Each May the stream gradually dries up and, section by section, disappears until only the deep pools remain. “Dries up” is not quite accurate because the stream is still there. It has just receded beneath the surface. If I dig down where the stream “disappeared,” I come to water within a few inches. The water percolating through the gravels beneath the surface flows much more slowly than water flowing over the surface rocks but the stream is still “flowing.” In the same way, the quiet water in the pools is also still flowing. The pools are “windows” opening into the subsurface flow.
One spring I realized that these pools, these pits drilled into the streambed, opened an opportunity to insert phosphorous into this slow-moving flow of water. During the several weeks these tranquil pools remain, they can be a place where phosphorous keeps dissolving, day and night, into ground water that saturates the entire width and depth of the gravels beneath the streambed. These pools offer the opportunity to infuse a fertilizer that might touch every root within the streambed. None of the fertilizer would wash away to be lost.
So I filled a jar with bone meal and tossed a couple of handfuls into each of the remaining pools. Over the next few weeks, I could see some of this powder still lying at the bottom of the shrinking pools because bonemeal dissolves slowly. And then the ponds dried up and another long hot summer began. Except this summer, hundreds of milkweeds flowered! My willow cuttings survived! The change was so dramatic that I had to go search the books to find out what phosphorous actually does.
Just as phosphorous forms the skeleton of the body, it also forms the skeleton of the DNA molecule which carries the genetic code essential to reproduction. This code, residing in the nucleus of each cell, also directs the continuous assembling of the proteins forming within each cell, and hence our body. The code is not in the phosphorous but the phosphorous helps form the stable skeleton upon which the code can be built and kept amazingly stable over thousands of generations and recombinations. Without atoms of phosphorous, a plant can’t make DNA. The number of available phosphorous atoms determines how many cells a plant can make, how much pollen it can produce, how many seeds it can produce.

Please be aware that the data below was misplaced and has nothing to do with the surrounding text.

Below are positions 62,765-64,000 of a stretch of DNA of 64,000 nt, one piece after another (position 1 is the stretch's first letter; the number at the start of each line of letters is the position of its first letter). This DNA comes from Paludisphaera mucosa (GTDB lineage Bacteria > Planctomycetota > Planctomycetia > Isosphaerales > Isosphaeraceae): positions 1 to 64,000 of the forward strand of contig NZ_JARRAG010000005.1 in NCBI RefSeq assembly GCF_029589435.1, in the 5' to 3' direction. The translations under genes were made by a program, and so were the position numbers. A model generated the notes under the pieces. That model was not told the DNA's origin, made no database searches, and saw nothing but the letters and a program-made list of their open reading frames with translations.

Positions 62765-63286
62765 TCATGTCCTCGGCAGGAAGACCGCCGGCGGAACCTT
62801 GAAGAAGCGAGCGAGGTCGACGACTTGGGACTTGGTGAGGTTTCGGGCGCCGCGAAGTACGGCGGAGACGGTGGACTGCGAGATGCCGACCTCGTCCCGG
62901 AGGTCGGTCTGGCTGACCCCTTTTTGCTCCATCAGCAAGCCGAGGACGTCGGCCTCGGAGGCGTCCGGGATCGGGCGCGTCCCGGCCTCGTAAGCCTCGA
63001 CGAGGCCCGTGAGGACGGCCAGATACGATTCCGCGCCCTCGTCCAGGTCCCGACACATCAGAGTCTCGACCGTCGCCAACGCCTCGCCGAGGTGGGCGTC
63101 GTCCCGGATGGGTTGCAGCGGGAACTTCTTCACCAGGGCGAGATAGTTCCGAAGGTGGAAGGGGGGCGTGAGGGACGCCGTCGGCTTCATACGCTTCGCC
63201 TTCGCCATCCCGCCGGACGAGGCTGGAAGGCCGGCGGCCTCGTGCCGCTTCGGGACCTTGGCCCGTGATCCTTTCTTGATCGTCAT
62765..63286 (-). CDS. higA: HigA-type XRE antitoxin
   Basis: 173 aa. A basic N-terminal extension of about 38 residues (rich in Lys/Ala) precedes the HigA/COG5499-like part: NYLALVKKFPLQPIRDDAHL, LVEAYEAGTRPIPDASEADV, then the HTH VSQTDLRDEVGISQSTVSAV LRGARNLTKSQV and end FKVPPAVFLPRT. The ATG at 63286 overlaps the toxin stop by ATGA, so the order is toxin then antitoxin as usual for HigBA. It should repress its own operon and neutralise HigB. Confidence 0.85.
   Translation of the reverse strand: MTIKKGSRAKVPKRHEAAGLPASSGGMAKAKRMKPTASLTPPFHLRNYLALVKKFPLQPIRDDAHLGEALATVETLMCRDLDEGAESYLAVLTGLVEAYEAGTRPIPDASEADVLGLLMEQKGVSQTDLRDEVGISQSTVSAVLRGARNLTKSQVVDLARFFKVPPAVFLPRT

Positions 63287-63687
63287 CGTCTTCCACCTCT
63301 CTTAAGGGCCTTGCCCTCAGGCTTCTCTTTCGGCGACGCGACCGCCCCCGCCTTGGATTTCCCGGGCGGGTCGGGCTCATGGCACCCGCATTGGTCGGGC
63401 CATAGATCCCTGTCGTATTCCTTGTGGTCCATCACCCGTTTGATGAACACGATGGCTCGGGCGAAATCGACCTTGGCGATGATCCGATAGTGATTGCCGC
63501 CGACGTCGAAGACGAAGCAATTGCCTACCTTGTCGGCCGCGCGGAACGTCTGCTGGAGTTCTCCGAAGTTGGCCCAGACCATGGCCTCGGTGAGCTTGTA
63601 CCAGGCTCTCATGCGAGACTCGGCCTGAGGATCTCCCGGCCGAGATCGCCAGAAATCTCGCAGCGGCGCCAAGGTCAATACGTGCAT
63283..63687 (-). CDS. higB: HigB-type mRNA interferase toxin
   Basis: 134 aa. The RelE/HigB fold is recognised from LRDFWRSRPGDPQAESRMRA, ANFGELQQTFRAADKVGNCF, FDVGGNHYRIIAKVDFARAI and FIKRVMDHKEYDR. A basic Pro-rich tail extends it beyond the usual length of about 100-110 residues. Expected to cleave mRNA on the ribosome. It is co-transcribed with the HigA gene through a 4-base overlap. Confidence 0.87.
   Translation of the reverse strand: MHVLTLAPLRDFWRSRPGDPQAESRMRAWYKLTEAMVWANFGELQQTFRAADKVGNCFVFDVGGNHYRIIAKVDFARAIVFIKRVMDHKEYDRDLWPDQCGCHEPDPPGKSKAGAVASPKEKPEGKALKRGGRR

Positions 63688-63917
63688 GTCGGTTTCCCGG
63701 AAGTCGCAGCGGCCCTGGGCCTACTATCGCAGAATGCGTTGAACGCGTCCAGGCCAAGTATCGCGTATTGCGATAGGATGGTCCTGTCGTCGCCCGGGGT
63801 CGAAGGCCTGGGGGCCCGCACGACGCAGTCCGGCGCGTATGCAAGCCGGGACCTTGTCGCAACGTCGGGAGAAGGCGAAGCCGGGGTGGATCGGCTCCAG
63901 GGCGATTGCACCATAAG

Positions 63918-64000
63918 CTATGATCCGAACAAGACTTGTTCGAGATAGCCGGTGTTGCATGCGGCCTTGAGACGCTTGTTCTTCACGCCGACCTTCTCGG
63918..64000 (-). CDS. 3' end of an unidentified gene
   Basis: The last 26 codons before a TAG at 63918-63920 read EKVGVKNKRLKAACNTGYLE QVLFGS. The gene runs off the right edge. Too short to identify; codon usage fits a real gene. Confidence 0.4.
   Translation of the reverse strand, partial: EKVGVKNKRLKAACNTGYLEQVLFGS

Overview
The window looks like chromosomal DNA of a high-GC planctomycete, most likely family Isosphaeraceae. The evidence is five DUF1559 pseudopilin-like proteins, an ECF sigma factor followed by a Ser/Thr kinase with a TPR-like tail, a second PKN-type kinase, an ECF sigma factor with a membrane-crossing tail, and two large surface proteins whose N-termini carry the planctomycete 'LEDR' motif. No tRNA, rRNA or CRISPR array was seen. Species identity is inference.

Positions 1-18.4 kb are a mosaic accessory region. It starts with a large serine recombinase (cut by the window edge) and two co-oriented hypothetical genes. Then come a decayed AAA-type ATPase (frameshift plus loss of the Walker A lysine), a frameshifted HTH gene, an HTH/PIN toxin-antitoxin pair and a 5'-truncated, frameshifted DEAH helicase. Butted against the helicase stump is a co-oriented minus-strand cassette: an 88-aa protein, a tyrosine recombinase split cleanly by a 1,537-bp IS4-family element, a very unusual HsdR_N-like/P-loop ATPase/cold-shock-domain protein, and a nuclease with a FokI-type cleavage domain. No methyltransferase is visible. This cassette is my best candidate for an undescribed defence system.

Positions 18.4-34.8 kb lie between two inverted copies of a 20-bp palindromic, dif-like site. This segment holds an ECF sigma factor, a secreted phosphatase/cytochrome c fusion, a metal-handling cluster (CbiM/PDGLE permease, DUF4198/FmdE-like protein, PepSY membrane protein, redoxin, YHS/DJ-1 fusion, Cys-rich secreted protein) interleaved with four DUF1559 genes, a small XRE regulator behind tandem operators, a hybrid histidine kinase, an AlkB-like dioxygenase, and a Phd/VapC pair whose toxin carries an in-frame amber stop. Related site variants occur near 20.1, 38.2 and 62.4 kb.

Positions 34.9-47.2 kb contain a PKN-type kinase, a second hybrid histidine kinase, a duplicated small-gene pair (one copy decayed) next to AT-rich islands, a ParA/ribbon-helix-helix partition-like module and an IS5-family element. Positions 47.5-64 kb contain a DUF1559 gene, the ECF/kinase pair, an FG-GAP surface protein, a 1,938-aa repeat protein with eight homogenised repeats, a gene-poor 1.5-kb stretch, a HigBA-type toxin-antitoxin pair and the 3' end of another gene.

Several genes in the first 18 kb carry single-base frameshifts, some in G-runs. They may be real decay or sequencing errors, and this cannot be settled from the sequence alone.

Furthermore, the molecular “battery” that cells use to energize all their functions and creations is ATP (adenosine triphosphate). Without ATP, life coasts to death—and every molecule of ATP requires three atoms of phosphorous in order to create three phosphates. The energy that drives life is stored in these phosphate bonds. The more phosphorous atoms that are available, the more energy life can store and use. We talk about solar energy as the energizing source of life but the transformation from solar to biological requires atoms of phosphorous. Without phosphorous, solar energy would only blast a barren surface.
I had grown up thinking that fertilizer was stuff that did something to a plant. But it is more fundamental than that. Fertilizer becomes the plant. Fertilizer is the elemental building blocks for making the molecules that do important work within a plant’s cells. Like the dark percolation of water past snaky roots beneath the streambed, these atoms of phosphorous are part of an invisible flowing, vibrating level of molecules weaving the world into forms and binding it together. The seemingly abstract world of chemical formulas and diagrams becomes mystically palpable as my eyes see milkweed plants flower where they have never flowered before.
I say “mystically palpable” because this story happens at a level (not touched by sight) where sight can not go. Our eyes feed directly into our brain. When we understand, we say “I see...” But this story of phosphorous we have to feel with a less used part of our understanding, a part that can go down into the darkness where water slowly pushes through the gaps between packed sand grains, flowing over the cold surfaces in response to forces invisible but tangible in the dark packed sands. Forces pushing water outward and downward so that every single surface beneath the streambed, every sand grain, every root hair is wetted by water within whose film passes an occasional atom of phosphorous. The rocks are oblivious to this passage but the roots pull them in and months later, we see thousands of milkweed fluffy seeds sail forth at summer’s end.